Alberta NDP platform: What’s done and what’s left to do

24/07/2019 Posted by admin

Since being elected in May 2015, Rachel Notley’s NDP hasn’t been shy about making changes. The government made a number of significant promises during the election campaign and a year-and-a-half later, much of that platform has been implemented.

At the heart of the campaign was a commitment to raise taxes on wealthier Albertans and corporations. Alberta now has a progressive personal income tax, where the wealthier pay a higher rate, and the corporate income tax rate was raised from 10 to 12 per cent.

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READ MORE: How will Alberta’s carbon tax impact consumers?

The NDP has also fulfilled promises to review royalties, increase the minimum wage, restart the STEP program and move to phase out coal power.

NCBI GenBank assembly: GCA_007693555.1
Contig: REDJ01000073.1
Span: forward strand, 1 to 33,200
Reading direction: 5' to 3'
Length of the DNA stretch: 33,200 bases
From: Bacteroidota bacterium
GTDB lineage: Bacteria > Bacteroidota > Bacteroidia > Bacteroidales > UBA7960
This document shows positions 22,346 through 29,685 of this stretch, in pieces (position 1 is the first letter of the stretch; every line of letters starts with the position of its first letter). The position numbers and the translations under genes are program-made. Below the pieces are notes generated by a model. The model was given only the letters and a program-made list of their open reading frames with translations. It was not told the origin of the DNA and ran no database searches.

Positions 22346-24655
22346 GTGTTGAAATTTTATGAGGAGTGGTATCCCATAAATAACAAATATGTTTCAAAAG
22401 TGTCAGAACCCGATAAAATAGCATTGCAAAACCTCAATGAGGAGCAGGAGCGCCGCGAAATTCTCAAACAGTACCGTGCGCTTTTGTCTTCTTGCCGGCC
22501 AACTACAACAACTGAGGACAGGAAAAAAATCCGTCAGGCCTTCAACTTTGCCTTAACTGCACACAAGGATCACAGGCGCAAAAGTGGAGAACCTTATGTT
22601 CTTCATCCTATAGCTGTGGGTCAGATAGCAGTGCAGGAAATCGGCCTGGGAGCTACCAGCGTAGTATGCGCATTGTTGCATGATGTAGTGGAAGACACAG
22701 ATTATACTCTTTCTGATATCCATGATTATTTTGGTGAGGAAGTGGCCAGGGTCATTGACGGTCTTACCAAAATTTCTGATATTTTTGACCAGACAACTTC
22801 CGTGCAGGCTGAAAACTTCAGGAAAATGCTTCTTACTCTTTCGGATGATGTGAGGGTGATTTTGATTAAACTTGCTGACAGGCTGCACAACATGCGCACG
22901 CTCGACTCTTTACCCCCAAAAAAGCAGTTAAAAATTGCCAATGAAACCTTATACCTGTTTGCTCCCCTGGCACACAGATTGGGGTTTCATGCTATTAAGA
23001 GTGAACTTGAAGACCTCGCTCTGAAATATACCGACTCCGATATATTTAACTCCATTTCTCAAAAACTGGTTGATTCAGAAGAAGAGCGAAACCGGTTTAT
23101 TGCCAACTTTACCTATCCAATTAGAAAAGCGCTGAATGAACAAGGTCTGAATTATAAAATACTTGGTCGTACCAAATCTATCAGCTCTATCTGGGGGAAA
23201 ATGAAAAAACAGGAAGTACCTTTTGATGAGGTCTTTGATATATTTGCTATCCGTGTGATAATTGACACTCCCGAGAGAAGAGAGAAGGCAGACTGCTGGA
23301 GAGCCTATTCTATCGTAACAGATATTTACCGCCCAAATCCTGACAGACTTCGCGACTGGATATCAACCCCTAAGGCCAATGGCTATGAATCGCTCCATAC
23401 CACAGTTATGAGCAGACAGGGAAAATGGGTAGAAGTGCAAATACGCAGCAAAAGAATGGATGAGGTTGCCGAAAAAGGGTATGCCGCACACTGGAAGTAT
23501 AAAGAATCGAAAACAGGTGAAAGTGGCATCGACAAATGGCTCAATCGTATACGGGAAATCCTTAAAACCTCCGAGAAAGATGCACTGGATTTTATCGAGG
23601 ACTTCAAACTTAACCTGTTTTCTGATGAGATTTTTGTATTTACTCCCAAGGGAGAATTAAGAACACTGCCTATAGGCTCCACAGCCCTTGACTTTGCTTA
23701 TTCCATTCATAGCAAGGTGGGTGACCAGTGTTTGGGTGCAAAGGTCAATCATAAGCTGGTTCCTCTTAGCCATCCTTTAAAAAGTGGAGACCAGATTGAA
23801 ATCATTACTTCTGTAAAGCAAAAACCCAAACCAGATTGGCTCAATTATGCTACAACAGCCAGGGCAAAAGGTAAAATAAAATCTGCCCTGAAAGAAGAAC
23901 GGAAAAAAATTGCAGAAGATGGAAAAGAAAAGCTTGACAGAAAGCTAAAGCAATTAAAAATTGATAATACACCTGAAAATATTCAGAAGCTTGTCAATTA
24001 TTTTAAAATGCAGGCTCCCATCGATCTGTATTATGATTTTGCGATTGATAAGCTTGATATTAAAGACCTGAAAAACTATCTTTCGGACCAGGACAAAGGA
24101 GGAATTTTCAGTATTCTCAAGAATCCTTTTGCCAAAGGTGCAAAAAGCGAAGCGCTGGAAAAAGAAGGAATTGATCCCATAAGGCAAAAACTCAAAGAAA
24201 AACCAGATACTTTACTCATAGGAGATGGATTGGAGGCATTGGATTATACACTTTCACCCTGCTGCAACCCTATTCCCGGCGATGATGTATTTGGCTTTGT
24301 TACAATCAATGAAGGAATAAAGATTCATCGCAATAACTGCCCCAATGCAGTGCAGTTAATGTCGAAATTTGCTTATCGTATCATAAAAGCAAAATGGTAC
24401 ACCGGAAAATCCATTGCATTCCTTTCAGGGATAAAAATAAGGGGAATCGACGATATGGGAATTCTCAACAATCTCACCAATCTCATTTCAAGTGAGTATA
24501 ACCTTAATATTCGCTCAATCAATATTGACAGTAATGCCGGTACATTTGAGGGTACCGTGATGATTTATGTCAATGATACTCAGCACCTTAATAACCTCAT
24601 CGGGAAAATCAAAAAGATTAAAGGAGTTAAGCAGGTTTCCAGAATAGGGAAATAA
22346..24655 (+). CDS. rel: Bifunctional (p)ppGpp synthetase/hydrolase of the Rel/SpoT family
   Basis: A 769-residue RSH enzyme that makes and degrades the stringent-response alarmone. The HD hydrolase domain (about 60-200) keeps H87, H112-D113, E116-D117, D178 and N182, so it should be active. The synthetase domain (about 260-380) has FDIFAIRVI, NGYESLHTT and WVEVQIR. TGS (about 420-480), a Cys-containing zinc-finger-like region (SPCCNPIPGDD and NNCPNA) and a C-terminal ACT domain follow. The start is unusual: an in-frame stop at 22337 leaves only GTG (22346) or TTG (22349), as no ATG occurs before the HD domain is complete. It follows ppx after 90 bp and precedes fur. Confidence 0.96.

That being said, there are still a few key promises that remain unfulfilled. Here are a few highlights of what is left to do.

(4.3) We’ll reduce school fees for essential services such as lunch supervision and bussing

The government has not been able to follow through on this promise, admitting in the spring budget the government simply doesn’t have the money right now. The budget deficit currently stands at more than $10 billion and there is no plan to get back to balance before the next election in 2019.

READ MORE: Notley urges patience as Alberta deals multi-billion dollar deficit 

(4.6) We’ll phase in all-day kindergarten as Alberta’s finances permit and school construction progresses, beginning with priority neighbourhoods

The party was clear in the platform that this promise hinged on Alberta’s financial situation.